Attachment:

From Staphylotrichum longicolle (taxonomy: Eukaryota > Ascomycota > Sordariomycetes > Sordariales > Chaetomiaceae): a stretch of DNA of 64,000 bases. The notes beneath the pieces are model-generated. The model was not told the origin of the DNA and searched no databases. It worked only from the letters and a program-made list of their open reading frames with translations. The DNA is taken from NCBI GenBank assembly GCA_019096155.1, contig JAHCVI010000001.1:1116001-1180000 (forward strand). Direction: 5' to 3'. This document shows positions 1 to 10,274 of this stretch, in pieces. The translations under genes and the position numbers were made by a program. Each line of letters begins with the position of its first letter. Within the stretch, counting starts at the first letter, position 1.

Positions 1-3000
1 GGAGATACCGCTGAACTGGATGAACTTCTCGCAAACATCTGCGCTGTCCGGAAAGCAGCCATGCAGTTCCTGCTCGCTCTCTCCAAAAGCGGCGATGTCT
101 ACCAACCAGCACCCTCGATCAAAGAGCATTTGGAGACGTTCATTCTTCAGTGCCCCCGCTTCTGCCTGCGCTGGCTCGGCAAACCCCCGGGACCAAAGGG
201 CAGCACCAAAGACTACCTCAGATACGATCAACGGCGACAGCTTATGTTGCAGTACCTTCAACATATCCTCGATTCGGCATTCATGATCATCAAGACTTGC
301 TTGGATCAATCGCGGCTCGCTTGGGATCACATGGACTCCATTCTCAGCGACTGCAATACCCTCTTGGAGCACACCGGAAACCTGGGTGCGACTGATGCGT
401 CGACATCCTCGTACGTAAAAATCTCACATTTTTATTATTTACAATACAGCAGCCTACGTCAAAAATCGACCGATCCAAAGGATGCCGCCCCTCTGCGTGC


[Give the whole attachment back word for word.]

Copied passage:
From Staphylotrichum longicolle (taxonomy: Eukaryota > Ascomycota > Sordariomycetes > Sordariales > Chaetomiaceae): a stretch of DNA of 64,000 bases. The notes beneath the pieces are model-generated. The model was not told the origin of the DNA and searched no databases. It worked only from the letters and a program-made list of their open reading frames with translations. The DNA is taken from NCBI GenBank assembly GCA_019096155.1, contig JAHCVI010000001.1:1116001-1180000 (forward strand). Direction: 5' to 3'. This document shows positions 1 to 10,274 of this stretch, in pieces. The translations under genes and the position numbers were made by a program. Each line of letters begins with the position of its first letter. Within the stretch, counting starts at the first letter, position 1.

Positions 1-3000
1 GGAGATACCGCTGAACTGGATGAACTTCTCGCAAACATCTGCGCTGTCCGGAAAGCAGCCATGCAGTTCCTGCTCGCTCTCTCCAAAAGCGGCGATGTCT
101 ACCAACCAGCACCCTCGATCAAAGAGCATTTGGAGACGTTCATTCTTCAGTGCCCCCGCTTCTGCCTGCGCTGGCTCGGCAAACCCCCGGGACCAAAGGG
201 CAGCACCAAAGACTACCTCAGATACGATCAACGGCGACAGCTTATGTTGCAGTACCTTCAACATATCCTCGATTCGGCATTCATGATCATCAAGACTTGC
301 TTGGATCAATCGCGGCTCGCTTGGGATCACATGGACTCCATTCTCAGCGACTGCAATACCCTCTTGGAGCACACCGGAAACCTGGGTGCGACTGATGCGT
401 CGACATCCTCGTACGTAAAAATCTCACATTTTTATTATTTACAATACAGCAGCCTACGTCAAAAATCGACCGATCCAAAGGATGCCGCCCCTCTGCGTGC